Ugh. There’s also a lot of driving under the influence and public drunkenness. Throwing of beer bottles at abandoned buildings and the like. It was just too much. I’m sure that is reality for some people, but the suggestion that basically every youth in this town was like that was too big of an exaggeration. It made the characters un-relatable and hard to like most of the time.

-While Skylar and Josh’s relationship wasn’t insta-love, once they got together it was forever right away. After being such a nice slow burn, it was disappointing that they jumped straight to “together forever”.

-Skylar’s best friends, Chris and Dylan, were not very well developed and for being such big parts of her life, they were barely there for most of the book.

Overall, I enjoyed I’ll Meet You There. It wasn’t the best book I’ve ever read by any means, but the portions from Josh’s POV really makes it worth the read. I would recommend reading this based on that alone.

Rating (out of 5): 3 Stars

3 stars

Top Ten Tuesday: Books I Recently Added To My To-Be-Read List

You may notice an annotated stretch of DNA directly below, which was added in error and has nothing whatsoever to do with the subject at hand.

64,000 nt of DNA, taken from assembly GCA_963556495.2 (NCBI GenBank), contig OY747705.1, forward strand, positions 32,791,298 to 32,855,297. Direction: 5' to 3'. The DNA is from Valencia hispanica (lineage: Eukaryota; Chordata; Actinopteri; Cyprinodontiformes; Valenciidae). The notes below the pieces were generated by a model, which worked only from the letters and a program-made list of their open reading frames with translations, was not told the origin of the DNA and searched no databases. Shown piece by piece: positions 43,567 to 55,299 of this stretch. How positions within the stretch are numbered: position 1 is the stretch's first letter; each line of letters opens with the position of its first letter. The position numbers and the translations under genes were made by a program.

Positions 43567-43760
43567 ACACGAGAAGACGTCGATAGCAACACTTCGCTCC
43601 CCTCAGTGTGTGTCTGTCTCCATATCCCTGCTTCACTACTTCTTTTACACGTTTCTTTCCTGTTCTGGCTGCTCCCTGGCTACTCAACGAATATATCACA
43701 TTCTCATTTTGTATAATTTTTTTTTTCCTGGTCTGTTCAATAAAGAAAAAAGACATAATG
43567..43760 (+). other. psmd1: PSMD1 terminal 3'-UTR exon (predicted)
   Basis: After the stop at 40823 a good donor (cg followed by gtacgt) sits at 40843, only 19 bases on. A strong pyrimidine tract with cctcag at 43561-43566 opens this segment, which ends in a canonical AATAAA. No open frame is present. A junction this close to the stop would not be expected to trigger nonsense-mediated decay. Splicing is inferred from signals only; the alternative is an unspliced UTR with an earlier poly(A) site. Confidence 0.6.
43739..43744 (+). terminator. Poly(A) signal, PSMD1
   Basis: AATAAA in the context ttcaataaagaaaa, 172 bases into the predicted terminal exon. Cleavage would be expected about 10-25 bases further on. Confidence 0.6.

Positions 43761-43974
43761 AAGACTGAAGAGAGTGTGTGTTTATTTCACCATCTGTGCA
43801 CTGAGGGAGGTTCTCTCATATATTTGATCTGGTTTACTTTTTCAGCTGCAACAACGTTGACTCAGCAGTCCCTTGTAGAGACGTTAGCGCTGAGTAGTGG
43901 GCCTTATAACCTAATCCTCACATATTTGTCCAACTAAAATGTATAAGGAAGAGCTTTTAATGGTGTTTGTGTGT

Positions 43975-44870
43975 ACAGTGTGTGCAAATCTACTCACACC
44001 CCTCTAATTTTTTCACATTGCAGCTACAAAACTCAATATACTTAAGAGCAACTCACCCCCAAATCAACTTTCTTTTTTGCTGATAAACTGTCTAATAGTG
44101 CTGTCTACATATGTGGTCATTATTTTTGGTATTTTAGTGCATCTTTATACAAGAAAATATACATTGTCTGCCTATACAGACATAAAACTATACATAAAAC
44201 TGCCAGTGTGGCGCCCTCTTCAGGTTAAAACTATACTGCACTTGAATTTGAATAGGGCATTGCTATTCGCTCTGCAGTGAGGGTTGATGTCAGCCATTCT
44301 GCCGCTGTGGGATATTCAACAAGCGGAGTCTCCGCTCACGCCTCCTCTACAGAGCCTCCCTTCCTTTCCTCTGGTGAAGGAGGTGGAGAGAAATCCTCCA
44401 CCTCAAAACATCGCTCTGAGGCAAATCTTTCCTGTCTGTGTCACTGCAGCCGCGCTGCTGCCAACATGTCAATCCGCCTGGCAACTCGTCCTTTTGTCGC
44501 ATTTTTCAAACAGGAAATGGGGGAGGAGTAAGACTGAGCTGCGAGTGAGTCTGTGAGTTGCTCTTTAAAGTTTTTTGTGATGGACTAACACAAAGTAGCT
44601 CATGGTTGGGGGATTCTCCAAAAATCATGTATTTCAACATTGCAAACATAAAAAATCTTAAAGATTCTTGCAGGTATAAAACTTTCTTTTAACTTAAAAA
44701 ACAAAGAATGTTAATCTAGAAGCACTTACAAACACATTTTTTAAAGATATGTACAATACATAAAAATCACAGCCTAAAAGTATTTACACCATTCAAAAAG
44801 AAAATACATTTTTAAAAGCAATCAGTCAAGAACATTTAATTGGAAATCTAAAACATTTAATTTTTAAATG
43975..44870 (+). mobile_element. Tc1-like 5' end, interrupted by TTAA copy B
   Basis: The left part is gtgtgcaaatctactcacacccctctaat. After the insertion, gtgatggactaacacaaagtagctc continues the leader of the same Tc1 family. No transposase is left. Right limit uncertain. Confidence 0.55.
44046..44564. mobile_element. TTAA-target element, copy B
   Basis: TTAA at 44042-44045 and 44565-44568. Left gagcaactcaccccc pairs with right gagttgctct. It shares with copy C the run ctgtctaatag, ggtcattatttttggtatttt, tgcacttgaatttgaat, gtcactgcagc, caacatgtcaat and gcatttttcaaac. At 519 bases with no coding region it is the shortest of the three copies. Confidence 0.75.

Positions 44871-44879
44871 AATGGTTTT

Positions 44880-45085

This week’s Top Ten Tuesday, hosted by The Broke and the Bookish, is: Top Ten Books You Recently Added To Your To-Be-Read List.

The First Wife

1. The First Wife by Erica Spindler.

Dumped: Women Unfriending Women

2. Dumped: Stories of Women Unfriending Women by Nina Gaby.

The Start of Me and You

3. The Start of Me and You by Emery Lord.

Made for You

4. Made for You by Melissa Marr

My Soul to Keep (Soul Screamers, #3)

5. My Soul to Keep by Rachel Vincent.

I'll Meet You There

6. I’ll Meet You There by Heather Demetrios.

Emmy & Oliver

7. Emmy & Oliver by Robin Benway.

The Walls Around Us

8. The Walls Around Us by Nova Ren Suma.


9. Cuckoo by Julia Crouch.

99 Days

10. 99 Days by Katie Cotugno.

What books are new to  your TBR list? Have you read any of the above?


Review: Something Real by Heather Demetrios

Something Real

Synopsis from Good Reads:

There’s nothing real about reality TV.

Seventeen-year-old Bonnie™ Baker has grown up on TV—she and her twelve siblings are the stars of one-time hit reality show Baker’s Dozen. Since the show’s cancellation and the scandal surrounding it, Bonnie™ has tried to live a normal life, under the radar and out of the spotlight. But it’s about to fall apart…because Baker’s Dozen is going back on the air. Bonnie™’s mom and the show’s producers won’t let her quit and soon the life she has so carefully built for herself, with real friends (and maybe even a real boyfriend), is in danger of being destroyed by the show. Bonnie™ needs to do something drastic if her life is ever going to be her own—even if it means being more exposed than ever before.